Study objectives: To examine the incidence and clinical significance of prolonged air leak (PAL) in patients undergoing radical upper lobectomy and to determine potential risk factors for PAL in this group of patients.
Design: Retrospective review of a prospective database.
Setting: Experience of one thoracic surgeon at a tertiary care cancer center.
Patients: One hundred consecutive patients undergoing right upper lobectomy and mediastinal lymph node dissection for non-small cell lung cancer over an 11-year period.
Measurements: PAL was defined as an air leak lasting >7 days. Preoperative, intraoperative, and postoperative clinical data were collected and analyzed to determine the factors associated with PAL.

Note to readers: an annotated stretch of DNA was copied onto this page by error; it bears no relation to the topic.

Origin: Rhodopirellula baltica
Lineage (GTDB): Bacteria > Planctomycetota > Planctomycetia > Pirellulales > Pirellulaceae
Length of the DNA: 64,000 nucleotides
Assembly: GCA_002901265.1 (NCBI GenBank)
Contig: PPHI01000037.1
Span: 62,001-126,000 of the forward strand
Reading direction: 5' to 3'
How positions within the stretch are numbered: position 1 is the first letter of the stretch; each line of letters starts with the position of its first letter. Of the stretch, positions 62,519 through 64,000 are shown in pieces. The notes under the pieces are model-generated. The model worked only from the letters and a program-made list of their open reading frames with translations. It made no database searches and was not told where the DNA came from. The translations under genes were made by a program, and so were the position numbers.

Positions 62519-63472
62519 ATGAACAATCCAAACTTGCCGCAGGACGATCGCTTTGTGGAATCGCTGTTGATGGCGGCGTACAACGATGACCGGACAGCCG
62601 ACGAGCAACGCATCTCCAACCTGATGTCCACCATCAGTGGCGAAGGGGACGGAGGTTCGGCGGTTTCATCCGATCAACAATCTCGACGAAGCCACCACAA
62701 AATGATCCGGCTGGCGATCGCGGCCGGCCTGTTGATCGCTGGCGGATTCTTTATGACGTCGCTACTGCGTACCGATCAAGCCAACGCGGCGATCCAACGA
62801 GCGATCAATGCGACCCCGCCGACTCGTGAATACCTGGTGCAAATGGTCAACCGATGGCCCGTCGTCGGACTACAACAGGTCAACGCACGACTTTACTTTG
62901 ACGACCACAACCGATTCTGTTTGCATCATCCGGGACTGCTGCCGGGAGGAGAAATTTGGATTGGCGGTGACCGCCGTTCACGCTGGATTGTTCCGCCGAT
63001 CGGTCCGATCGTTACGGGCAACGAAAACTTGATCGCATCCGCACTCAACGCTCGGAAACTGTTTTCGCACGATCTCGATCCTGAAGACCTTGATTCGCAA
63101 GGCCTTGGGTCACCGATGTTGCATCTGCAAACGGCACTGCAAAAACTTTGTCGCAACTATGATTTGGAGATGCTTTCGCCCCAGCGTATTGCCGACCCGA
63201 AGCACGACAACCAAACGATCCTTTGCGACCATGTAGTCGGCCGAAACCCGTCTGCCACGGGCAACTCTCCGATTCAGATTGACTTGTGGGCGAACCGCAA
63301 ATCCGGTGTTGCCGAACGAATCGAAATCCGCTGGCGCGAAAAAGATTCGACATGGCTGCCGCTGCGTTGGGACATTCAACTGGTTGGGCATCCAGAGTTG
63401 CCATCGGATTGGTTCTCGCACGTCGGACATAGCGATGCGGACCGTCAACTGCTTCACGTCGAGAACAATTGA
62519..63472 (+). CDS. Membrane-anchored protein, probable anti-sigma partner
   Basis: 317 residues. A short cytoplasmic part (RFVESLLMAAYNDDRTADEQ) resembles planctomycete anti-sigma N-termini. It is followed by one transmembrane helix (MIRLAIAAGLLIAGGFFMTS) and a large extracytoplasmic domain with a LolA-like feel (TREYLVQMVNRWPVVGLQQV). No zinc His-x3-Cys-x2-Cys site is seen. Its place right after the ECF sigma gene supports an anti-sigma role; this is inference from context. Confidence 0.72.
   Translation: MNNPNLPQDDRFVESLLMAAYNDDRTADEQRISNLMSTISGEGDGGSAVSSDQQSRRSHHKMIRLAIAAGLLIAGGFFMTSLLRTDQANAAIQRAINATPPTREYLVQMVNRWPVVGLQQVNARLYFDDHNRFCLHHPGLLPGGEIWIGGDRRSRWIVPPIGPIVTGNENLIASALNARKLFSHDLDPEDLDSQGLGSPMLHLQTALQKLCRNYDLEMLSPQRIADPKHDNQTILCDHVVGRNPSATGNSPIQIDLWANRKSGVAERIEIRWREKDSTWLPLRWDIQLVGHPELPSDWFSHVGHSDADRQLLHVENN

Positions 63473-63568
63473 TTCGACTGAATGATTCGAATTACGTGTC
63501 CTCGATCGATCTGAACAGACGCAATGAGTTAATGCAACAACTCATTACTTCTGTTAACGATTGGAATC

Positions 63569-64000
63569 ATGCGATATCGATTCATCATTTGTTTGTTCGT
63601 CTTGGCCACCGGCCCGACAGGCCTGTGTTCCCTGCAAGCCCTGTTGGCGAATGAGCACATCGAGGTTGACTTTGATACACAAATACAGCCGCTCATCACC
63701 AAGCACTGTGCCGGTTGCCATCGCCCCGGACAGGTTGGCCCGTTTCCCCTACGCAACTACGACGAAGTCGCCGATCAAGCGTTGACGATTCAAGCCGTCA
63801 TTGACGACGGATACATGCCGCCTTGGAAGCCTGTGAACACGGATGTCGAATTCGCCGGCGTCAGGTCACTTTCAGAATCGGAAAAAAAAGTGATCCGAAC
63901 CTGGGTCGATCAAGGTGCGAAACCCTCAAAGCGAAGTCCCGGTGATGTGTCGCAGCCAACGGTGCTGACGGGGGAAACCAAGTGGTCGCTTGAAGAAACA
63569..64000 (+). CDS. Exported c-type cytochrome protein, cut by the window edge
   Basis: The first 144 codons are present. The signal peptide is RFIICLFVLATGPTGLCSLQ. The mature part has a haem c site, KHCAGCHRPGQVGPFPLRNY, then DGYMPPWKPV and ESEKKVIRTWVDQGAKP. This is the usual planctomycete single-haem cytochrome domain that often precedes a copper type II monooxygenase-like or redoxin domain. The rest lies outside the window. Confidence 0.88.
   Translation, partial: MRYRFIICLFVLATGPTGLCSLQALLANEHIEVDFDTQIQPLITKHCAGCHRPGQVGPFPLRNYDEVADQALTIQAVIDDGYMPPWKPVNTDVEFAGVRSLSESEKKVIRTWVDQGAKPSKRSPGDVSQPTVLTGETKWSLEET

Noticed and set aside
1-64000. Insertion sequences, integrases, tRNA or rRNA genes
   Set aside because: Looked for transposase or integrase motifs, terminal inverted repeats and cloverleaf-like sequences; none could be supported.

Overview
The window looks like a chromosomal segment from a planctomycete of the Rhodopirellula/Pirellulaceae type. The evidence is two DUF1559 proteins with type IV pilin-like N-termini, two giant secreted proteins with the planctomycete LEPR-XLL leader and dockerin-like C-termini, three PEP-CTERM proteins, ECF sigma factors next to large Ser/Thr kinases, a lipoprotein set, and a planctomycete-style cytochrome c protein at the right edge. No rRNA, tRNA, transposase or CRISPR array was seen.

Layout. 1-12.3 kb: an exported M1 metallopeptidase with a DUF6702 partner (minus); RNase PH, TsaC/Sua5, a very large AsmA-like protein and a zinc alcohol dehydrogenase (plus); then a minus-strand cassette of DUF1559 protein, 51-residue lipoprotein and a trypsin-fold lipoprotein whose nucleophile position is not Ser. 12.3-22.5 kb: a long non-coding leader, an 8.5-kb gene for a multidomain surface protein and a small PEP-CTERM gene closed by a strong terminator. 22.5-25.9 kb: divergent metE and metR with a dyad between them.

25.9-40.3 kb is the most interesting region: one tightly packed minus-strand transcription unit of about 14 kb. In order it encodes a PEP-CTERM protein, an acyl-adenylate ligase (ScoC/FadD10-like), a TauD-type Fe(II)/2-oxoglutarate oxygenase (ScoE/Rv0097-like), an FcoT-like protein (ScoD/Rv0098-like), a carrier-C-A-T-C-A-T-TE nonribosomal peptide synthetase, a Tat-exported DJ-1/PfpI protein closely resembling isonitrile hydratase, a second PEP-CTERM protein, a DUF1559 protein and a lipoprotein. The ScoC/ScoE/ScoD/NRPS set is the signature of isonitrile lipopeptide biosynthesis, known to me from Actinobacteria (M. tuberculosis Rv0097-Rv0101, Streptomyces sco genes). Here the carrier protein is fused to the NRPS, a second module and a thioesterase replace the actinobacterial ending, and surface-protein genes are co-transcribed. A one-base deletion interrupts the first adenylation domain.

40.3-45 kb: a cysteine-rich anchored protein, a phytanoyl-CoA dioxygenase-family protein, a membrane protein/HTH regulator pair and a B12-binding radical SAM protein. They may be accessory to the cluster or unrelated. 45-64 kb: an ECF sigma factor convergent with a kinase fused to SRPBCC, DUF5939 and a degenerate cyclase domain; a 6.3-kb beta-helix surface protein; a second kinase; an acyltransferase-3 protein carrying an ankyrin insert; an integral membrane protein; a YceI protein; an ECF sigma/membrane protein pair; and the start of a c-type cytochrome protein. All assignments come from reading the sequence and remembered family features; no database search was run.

Results: PAL was the most prevalent postoperative complication, comprising 25.5% of all complications seen, and lasting an average of 12.1±5.3 days. In 21 of the 26 patients with PAL, this complication was the only morbidity identified. There was no statistically significant difference in patient age, gender, preoperative FEV1 and diffusion of carbon monoxide, exposure to neoadjuvant chemotherapy, status of pulmonary fissures, or pathologic stage between the PAL group vs the remaining 74 patients without this complication. A significantly greater proportion of patients with PAL had FEV1/FVC ratio <50% (6/26 vs 5/74; p=0.02). Patients with PAL had significantly longer median length of hospital stay (11 vs 7 days; p=0.0001). Moreover, PAL was the single most common reason for an extended length of hospitalization (21/58, 36% of all causes).
Conclusion: PAL is an alarmingly common postoperative complication and is the most frequent cause of an extended length of hospital stay in patients undergoing radical upper lobectomy. Severe obstructive pulmonary disease predisposes patients to the development of this complication.